On June 17, 1982, a NASA press release from Ames Research Center officially recognized the possibility of "some kind of mystery
object" beyond the outermost planets. Various press releases around this time confirmed that scientists were indeed looking for the infamous Planet
X. For instance, Astronomy magazine published an article in December of 1981 entitled "Search for the Tenth Planet," and another article in October
of 1982 entitled "Searching for a Tenth Planet." In addition, Newsweek covered the story of Planet X on June 28, 1982 in an article entitled "Does
the Sun Have a Dark Companion?" This article implied that the tenth planet actually orbits a two sun (binary star) system, but we cannot see the
other sun because it is a "dark" star. The article stated:
"A 'dark companion' could produce the unseen force that seems to tug at Uranus and Neptune, speeding them up at one point in their orbits
and holding them back as they pass. The best bet is a dark star orbiting at least 50 billion miles beyond Pluto. It is most likely either a brown
dwarf, or a neutron star. Others suggest it is a tenth planet since a companion star would tug at the other planets, not just Uranus and Neptune."
The Washington Post covered the story of Planet X on the front page on December 31, 1983 called "Mystery Heavenly Body
Discovered." This story reported that the Infrared Astronomical Satellite (IRAS) detected heat from an object about fifty billion miles away. A
report of an interview with chief scientist Gerry Neugebauer from Jet Propulsion Laboratories appeared in the story. The article stated:
"A heavenly body possibly as large as the giant planet Jupiter and possibly so close to Earth that it would be part of this solar system
has been found in the direction of the constellation Orion by an orbiting telescope aboard the U.S. infrared astronomical satellite. 'All I can tell
you is that we don't know what it is,' said Gerry Neugebauer, chief IRAS scientist."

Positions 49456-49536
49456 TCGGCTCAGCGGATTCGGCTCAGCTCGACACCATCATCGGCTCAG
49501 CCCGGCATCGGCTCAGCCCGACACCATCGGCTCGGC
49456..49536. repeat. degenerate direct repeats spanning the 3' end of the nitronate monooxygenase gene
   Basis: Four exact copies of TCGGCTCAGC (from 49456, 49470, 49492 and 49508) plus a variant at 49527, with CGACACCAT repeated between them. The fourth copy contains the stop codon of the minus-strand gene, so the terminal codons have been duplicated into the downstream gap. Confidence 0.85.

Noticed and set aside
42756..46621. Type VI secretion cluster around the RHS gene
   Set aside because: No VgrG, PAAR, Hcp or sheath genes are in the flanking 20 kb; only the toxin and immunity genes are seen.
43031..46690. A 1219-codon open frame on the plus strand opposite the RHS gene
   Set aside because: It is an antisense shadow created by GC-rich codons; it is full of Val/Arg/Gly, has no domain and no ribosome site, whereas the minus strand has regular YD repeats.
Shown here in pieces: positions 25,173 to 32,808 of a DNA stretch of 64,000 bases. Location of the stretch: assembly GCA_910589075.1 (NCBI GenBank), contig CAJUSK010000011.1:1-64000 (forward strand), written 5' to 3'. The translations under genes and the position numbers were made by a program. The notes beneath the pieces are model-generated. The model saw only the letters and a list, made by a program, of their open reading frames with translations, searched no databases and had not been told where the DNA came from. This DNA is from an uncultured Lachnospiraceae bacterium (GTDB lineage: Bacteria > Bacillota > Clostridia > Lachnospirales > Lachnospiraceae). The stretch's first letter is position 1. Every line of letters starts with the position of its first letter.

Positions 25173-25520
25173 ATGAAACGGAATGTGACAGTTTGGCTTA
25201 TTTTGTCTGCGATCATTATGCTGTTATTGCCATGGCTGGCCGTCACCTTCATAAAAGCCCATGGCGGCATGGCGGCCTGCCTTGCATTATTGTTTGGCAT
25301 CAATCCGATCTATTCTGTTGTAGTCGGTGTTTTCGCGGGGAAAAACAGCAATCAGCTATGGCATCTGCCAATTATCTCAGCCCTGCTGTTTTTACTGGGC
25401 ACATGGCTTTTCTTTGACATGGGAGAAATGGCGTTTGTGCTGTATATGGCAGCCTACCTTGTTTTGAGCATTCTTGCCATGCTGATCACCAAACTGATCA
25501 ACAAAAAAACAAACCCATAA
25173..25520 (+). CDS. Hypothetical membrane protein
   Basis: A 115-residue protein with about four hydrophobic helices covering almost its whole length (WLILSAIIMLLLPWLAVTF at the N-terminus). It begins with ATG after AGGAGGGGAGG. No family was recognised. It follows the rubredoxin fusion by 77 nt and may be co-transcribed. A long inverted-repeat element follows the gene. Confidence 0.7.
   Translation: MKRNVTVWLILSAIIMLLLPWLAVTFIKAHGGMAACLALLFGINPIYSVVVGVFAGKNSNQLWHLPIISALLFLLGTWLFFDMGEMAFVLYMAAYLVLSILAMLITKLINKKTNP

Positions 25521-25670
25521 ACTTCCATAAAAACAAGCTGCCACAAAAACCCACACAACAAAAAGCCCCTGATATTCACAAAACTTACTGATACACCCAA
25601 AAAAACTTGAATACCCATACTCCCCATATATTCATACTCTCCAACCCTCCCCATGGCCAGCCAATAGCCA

The Post article went on to explain that this mysterious object has never been seen by optical telescopes on Earth or in space,
but its infrared heat signature was detected twice by IRAS as it scanned the northern sky between January and November of 1983. The second infrared
observation of the body, which is so cold it casts no light, noted that the body appeared not to have moved in six months. This suggested that the
object is not a comet, since it probably would have moved. The article also explained that the infrared telescope aboard IRAS, which is able to detect
very cold objects, calculated that the heavenly body was so cold that its temperature is about 459 F below zero.
Astronomers suggested it was a "giant gaseous planet, as large as Jupiter," and is so close that "it would be the nearest heavenly body to Earth
beyond the outermost planet Pluto." This would make it part of our solar system. The article explained that there had been some speculation that the
object "might be moving toward Earth." However, Cal Tech's Neugebauer was careful to "douse that idea with as much cold water as I can." He
pronounced with certainty that this object "is not incoming mail." The US News World Report on September 10, 1984 published an article called
"Planet X - Is it Really Out There?" This article had the following to say about Planet X:
"Shrouded from the sun's light, mysteriously tugging at the orbits of Uranus and Neptune, is an unseen force that astronomers suspect may
be Planet X - a 10th resident of the Earth's celestial neighborhood. Last year, the infrared astronomical satellite (IRAS), circling in a polar orbit
560 miles from the Earth, detected heat from an object about 50 billion miles away that is now the subject of intense speculation."
The article went on to say that scientists are hopeful that the Pioneer 10 and 11 space probes will locate the object, which they